Payment during holidays or holiday allowance (in Danish: "Feriepenge"): Hourly-paid employees are entitled to holiday allowance paid quarterly into FerieKonto (monthly for hourly-paid employees). 12.5% of the employee's salary. Monthly paid employees, who are entitled to compensation during sickness, get paid holiday instead of holiday allowance (in this case allowance becomes 1% of wages). The 1% holiday allowance is paid once a year in May (the payment of holiday allowance for monthly paid employees happens two times a year, one in May and one in August) -
AFU: The Danish Labor Market Fund for Posted Workers ensures employees posted to Denmark receive wages owing to them. DKK 48 per year
Denmark Employee Hiring Cost
In Denmark, hiring an employee involves various costs beyond the gross annual salary. For instance, if the gross annual salary is DKK 9,999.96, the total annual employer costs amount to DKK 8,050.44. This includes contributions to social security, labor market supplementary pension (ATP), and other public social security schemes. Therefore, the comprehensive annual cost incurred by the employer, encompassing both the gross salary and associated contributions, is DKK 18,050.40. It’s crucial for businesses to consider these additional expenses to accurately assess the overall financial commitment associated with hiring employees in Denmark.
|Gross Annual Salary
|Total Annual Employer Costs
|Aes (labour market insurance)
|Financing Contribution (FIB)
|ATP (Labour Market Supplementary Pension)
|Barsel.dk (Maternity contribution)
|AUB (Education contribution)
|AFU (Labor Market Fund for Secondary Persons)
|Administration of Holiday Fund
|Administration of Frozen Holiday Pay
|Ferietillæg (1% holiday appendix)
|Total Annual Cost
Annual Leave, Maternity Leave, Parental Leave, Sick Leave, Bereavement Leave, and Sabbatical Leave in Denmark are governed by comprehensive leave laws and regulations.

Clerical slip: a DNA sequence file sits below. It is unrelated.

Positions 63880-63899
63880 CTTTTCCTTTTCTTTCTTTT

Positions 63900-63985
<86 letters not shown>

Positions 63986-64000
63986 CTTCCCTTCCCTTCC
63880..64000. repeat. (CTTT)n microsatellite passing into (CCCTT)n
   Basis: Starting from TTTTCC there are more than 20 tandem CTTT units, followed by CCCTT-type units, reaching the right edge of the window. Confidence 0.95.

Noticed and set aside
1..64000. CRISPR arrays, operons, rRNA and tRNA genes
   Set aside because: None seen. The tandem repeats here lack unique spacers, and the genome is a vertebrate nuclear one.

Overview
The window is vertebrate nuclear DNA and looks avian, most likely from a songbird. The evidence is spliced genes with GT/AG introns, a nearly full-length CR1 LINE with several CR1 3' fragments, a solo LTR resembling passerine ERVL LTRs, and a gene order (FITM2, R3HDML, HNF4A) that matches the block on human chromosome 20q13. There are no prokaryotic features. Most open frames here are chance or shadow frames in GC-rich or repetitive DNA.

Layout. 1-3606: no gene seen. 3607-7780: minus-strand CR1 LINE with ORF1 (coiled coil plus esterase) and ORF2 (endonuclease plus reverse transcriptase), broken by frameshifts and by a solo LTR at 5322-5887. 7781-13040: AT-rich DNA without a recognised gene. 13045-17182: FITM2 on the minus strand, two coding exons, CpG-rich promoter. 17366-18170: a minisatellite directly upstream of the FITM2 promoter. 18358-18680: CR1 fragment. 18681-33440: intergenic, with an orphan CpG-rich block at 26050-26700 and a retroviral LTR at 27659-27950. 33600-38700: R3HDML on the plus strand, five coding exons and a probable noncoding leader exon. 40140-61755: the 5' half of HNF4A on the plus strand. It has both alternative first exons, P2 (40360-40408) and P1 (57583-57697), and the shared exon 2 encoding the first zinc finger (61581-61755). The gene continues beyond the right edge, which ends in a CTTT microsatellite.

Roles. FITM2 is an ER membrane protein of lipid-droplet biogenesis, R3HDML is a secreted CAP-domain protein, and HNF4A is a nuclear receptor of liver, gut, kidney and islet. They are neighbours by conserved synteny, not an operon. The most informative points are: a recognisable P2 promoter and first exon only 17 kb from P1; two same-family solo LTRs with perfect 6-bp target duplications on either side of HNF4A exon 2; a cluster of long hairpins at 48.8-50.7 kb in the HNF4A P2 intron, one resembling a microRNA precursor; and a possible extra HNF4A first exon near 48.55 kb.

Holidays: Denmark observes various holidays, including the following:
|New Year’s Day
|Easter: Maundy Thursday, Good Friday, Easter Sunday, and Whit Monday
|Great Day of Prayer: Abolished as a public holiday from 2024 onwards
|Ascension Day: Falls 40 days after Easter Sunday, always on a Thursday
|Pentecost: Whit Sunday and Whit Monday
|Closing Days (Danish Closing Act)
|31 December (after 3:00 pm)
|New Year's Eve
|Days Off (Collective Agreements)
|International Workers’ Day
|New Year’s Eve
|Other Celebrations and Special Days
|Birthday of H.M. Queen Margrethe II of Denmark
|Second Sunday in May
|Mother’s Day in Denmark, Finland, the Faroe Islands, Greenland, and Iceland
|Father's Day – Unlike in Finland, Iceland, Norway, and Sweden, where Father's Day is in November
|Greenland's National Day
|National Day of the Faroe Islands, Ólavsøka
|Flag day for Danish military personnel posted abroad
Paid Time Off (PTO):
Vacation/Annual Paid LeaveEmployees are entitled to up to 10 weeks of paid annual leave during the transition year, with a maximum of five weeks in the transition period.
Use-it-or-lose-it policyParties can agree on alternative holiday arrangements, and excess leave can be carried over to the following year.
PTO Payout at TerminationEmployers must account for and pay any accrued and outstanding holiday pay when the employment relationship ceases.
Maternity, Paternity, and Adoptive Leave:
Maternity LeavePregnant employees can take 4 weeks before the due date, followed by 14 weeks of mandatory maternity leave. An additional 32 weeks of parental leave can be shared and extended up to a maximum of 46 weeks.
Paternity LeaveFathers are entitled to 2 consecutive weeks of paid paternity leave and up to 32 weeks of shared parental leave, extendable to 46 weeks.
Adoptive LeaveAdoptive parents are entitled to 4-8 weeks of leave for adopting a child from abroad and 1-2 weeks for adopting a child in Denmark.
- Employers pay for the first 30 days of sick leave, followed by up to 22 weeks covered by social benefits. Eligibility criteria include past employment hours, vocational training, and apprentice status.
Dependent Care Leave:
- Employees can take up to 5 days of paid leave per child within 12 consecutive months when hospitalized with their children under 14 years.